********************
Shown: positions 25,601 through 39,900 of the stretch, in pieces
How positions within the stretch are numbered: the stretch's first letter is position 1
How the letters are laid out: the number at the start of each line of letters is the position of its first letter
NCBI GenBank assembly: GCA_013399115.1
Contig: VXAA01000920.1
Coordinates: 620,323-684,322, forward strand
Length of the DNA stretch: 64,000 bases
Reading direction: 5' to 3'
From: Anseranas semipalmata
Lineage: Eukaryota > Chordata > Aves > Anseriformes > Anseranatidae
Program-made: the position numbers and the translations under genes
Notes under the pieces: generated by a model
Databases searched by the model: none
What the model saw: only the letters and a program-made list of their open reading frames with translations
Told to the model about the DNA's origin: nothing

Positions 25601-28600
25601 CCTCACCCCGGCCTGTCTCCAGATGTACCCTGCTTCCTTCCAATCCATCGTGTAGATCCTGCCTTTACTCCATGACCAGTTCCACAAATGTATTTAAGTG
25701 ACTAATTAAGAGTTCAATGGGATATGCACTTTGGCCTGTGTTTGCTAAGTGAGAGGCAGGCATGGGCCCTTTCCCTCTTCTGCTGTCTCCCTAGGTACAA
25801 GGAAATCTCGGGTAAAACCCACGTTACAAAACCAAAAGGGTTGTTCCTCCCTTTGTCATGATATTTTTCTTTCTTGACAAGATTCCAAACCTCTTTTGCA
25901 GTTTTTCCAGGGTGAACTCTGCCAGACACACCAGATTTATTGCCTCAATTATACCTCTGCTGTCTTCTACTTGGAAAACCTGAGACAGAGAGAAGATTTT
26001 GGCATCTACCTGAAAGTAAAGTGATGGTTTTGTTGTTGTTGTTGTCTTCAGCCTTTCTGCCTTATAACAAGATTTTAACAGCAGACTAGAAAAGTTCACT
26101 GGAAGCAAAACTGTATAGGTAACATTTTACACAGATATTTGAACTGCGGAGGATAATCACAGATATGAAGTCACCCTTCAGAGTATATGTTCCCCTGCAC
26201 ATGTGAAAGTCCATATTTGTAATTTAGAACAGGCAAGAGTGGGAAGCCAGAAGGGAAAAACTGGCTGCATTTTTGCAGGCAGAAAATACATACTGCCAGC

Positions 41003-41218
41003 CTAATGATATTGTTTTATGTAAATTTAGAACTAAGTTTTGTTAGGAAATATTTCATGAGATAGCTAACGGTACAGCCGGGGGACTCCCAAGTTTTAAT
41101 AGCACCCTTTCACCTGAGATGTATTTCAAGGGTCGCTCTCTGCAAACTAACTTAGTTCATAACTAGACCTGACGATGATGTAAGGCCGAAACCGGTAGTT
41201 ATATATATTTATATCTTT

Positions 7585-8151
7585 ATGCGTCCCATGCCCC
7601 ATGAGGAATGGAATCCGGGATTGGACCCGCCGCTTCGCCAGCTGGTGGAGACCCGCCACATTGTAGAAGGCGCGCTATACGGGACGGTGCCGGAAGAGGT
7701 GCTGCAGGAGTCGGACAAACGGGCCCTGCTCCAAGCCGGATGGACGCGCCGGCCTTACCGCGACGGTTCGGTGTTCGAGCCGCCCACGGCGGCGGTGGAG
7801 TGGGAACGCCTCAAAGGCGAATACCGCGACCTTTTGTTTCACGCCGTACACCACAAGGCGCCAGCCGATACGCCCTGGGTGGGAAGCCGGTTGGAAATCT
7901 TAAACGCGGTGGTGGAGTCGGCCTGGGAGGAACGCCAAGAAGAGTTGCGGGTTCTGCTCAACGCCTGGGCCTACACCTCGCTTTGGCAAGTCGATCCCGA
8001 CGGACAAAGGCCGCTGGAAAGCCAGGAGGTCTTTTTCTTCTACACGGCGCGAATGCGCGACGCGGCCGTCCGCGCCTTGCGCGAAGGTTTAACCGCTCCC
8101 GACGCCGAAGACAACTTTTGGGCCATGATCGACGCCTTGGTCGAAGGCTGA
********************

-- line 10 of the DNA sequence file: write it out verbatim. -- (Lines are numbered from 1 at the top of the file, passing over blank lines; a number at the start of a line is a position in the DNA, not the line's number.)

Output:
Lineage: Eukaryota > Chordata > Aves > Anseriformes > Anseranatidae